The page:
Skip to contents
Lincoln Square, North Center, Irving Park

Ald. Pat O’Connor Called ‘Racist Troll’ By Moderator Of 40th Ward Forum

"Let me be clear, this is racism," O'Connor's opponent Ugo Okere said in a statement after the forum.

Left to right: Andre Vasquez, Dianne Daleiden, Maggie O’Keefe, incumbent Ald. Pat O’Connor (40th), Ugo Okere and forum moderator Rick Perlstein.
Photo by Alex V. Hernandez
  • Credibility:

EDGEWATER — The moderator for the 40th ward candidate forum on Tuesday night called longtime Ald. Pat O’Connor a “racist troll” following the contentious event. 

Andre Vasquez, Dianne Daleiden, Maggie O’Keefe, Ugo Okere and incumbent O’Connor were part of a forum moderated by writer Rick Perlstein at Ebenezer Lutheran Church, 1650 W. Foster Ave.

Perlstein wrote on Twitter Wednesday morning: “Now that I’m not moderator, I can immoderately report that Ald. Pat O’Connor of the 40th ward is a racist troll who’s morally unfit for public office for accusing his Nigerian-American opponent of not being for ‘the community,’ but for ‘Nigerians.'”

Perlstein’s comment came after Ald. Pat O’Connor (40th), defended his tenure overseeing the ward. He also brought up race several times during the forum, prompting “boos” from the audience.

While touting his voting record, O’Connor said the day the City Council approved the police department’s controversial new training facility and the Obama Presidential Library was “a historic day in the African-American community.” 

The audience audibly gasped at the comment and began to boo. 

Challenger Okere responded by saying the last thing the police department needs is a new $95 million training facility, adding that the department already has a facility and the money could be better spent addressing the lead levels in city water. 

“The African-American community does not want a police academy,” said Okere, who is of Nigerian descent and the only black candidate in the 40th ward race.

O’Connor tried to respond to Okere but Perlstein said he’d have a chance to respond later at a bar most of the audience intended to go to following the forum.

The crowd continued to boo during this exchange and Perlstein also asked them to quiet down so the forum could continue into closing statements.

At this point, O’Connor decided to push back at Okere, saying he knew very little about how Chicago works while also defending his support of the new police academy as an investment in the city’s West Side.

He then attacked Okere over a fundraising flyer.

“This is your fundraising invitation. It doesn’t talk about community, it talks about building Nigerian power in Chicago,” O’Connor said. “For God’s sake, if you want to talk about being part of a community, and this is how you’re going to raise your money?”

O’Connor was shouted down by the audience while he made this comment and as he tried to defend the city’s current handling of the lead issue.

“I would like you to reread what was on that flyer,” Okere said. “Because what it said on that flyer was Nigerian political power. Guess what? There are different constituencies across the City of Chicago. Every single one deserves political power.”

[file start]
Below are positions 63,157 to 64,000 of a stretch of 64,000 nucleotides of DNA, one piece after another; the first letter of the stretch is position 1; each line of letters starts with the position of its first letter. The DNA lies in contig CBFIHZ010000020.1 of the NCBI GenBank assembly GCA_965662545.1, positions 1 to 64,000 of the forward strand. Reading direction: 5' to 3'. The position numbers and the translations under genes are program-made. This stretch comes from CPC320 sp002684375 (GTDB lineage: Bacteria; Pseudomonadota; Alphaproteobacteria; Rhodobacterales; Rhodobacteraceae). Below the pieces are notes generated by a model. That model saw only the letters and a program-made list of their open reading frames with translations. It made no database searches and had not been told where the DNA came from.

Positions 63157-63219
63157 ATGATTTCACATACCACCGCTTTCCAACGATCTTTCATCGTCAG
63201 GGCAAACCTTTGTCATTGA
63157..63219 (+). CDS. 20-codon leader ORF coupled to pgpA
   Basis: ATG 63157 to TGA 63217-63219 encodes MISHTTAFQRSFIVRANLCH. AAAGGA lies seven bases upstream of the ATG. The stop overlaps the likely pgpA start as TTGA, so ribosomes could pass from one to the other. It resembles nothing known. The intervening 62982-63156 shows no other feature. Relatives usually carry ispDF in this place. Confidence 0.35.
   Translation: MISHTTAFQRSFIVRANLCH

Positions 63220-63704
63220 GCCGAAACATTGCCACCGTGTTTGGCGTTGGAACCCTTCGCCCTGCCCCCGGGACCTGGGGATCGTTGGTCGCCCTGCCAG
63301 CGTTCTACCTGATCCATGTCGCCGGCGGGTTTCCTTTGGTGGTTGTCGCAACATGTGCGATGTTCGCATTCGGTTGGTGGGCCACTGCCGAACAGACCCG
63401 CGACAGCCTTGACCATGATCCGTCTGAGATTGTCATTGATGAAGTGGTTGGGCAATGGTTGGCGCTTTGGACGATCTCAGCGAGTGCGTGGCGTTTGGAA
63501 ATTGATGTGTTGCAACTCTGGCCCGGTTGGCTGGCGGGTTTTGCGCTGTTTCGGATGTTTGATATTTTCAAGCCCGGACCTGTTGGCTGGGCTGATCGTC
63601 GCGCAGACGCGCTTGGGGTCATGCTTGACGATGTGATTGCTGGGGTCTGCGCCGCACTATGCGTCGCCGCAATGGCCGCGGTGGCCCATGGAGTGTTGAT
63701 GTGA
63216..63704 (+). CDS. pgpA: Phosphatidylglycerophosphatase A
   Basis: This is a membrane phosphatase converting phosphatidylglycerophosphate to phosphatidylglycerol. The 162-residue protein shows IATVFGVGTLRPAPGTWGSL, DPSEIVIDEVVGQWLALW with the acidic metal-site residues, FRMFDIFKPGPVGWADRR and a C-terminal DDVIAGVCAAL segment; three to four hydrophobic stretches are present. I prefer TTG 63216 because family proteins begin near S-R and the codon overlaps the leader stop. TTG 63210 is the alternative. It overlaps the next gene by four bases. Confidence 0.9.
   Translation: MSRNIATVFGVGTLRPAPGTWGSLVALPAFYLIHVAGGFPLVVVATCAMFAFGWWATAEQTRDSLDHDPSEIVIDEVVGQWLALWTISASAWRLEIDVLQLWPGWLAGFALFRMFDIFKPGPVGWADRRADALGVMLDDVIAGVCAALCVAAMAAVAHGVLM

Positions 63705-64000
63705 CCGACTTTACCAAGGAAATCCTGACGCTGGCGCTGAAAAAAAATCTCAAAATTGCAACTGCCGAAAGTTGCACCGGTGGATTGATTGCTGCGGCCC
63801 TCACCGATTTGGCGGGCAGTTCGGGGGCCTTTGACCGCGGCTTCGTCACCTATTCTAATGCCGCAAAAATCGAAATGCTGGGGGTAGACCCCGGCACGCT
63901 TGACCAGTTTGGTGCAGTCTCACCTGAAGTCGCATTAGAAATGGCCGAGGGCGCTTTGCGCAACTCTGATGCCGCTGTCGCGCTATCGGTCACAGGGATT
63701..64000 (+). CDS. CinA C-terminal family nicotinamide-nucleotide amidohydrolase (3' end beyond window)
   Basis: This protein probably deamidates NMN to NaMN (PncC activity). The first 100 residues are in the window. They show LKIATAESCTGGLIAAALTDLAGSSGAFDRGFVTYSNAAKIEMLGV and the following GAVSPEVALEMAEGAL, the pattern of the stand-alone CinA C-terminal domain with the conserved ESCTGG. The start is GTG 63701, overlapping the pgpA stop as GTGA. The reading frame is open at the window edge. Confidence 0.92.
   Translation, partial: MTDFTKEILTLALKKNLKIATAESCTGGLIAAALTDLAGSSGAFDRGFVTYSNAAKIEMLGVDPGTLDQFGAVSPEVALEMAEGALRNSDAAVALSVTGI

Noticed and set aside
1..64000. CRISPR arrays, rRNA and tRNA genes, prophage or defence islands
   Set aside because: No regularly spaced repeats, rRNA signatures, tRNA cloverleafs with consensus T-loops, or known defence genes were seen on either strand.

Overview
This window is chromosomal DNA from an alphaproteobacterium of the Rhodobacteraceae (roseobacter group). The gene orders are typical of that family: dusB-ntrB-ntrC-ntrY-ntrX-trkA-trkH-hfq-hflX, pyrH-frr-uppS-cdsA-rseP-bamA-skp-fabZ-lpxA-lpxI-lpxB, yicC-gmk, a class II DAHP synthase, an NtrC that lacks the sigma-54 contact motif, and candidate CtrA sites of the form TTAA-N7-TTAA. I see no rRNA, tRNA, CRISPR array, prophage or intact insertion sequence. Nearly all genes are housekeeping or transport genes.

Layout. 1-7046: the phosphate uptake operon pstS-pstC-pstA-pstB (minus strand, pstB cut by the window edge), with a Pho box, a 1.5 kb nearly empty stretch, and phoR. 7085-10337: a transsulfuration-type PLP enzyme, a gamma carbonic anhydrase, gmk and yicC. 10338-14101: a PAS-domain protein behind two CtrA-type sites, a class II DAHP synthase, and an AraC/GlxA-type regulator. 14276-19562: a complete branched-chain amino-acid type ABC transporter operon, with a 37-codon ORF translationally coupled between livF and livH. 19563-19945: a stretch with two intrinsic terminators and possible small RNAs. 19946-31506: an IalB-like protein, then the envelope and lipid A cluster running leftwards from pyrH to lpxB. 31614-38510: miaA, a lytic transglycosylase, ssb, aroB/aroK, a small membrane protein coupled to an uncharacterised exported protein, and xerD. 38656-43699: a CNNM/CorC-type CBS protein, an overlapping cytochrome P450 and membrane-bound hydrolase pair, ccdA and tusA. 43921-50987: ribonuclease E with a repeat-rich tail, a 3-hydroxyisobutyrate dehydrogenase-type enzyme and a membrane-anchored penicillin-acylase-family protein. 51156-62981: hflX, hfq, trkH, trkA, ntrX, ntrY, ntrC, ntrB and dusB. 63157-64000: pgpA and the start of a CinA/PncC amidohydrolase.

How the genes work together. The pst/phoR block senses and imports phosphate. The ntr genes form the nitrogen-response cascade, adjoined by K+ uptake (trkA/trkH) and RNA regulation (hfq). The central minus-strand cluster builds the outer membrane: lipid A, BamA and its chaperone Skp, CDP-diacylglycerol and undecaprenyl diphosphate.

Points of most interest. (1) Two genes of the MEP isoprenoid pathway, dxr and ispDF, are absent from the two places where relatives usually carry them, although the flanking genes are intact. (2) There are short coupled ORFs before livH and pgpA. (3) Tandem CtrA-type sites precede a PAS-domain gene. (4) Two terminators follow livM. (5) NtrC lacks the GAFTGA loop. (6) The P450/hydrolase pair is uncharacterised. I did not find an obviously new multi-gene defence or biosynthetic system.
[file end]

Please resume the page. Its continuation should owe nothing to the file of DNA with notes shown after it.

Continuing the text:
Okere also chastised O’Connor’s handling of race issues during his long tenure as alderman. Specifically, during the city’s “Council Wars,” which pitted a group of all-white aldermen — nicknamed the “Vrdolyak 29” — against then-Mayor Harold Washington — the city’s first black mayor. O’Connor was part of the all-white group.

“So for you to attack me to when I’m trying to give communities across the city of Chicago political power that they have historically not [had] is disgusting,” Okere said.

Okere: ‘This Is Racism’ 

On Wednesday afternoon, Okere issued a statement calling the alderman’s comments at the forum “racist.” 

“Let me be clear, this is racism,” he wrote. “Last night, O’Connor attempted to cast me as the black boogeyman, someone who only wants to build power for Nigerians and nobody else.” 

Calling the alderman “out of touch” and “cruel,” he said O’Connor sneered at a “marginalized group” for cheap political points. 

“This is not who we should have representing our Ward,” Okere wrote. 

Earlier in the forum, the first question Perlstein asked O’Connor was whether his presence at the event meant he intended to run for office. O’Connor, who has been dodging this question for months, read a prepared statement for a few minutes discussing his more than 30 years in office and said he’s committed to the ward and cares deeply about its neighbors.

Since he didn’t answer the question definitively, Perlstein asked again toward the end of the event.

“Are you running?,” Perlstein asked.

“Am I here?” O’Connor responded with a shrug. 

O’Connor’s office did not immediately respond to requests for comment on the moderator’s statement or his plans for the future.

On Tuesday, O’Connor told The Daily Line that he has not yet decided whether to run for another term, but was keeping his options open by attending the debate. 

The 40th Ward candidate forum was organized by the Bowmanville Community Organization, West Andersonville Neighbors Together, Lincoln Square North Neighbors and West Edgewater Area Residents. 

Questions were submitted online ahead of the event and the five candidates were given two minutes to respond. The questions were designed so candidates would focus their answers at audience instead of debating one another, but candidates still took swipes at each other during the event.  

The 40th Ward includes parts of Lincoln Square, Bowmanville, West Ridge, Edgewater and West Andersonville.

Video of the 40th ward candidate forum can be found here.

Below are highlights from Block Club’s live coverage of Tuesday night’s forum. The full tweet thread can be found here.

Do stories like this matter to you? Subscribe to Block Club Chicago. Every dime we make funds reporting from Chicago’s neighborhoods.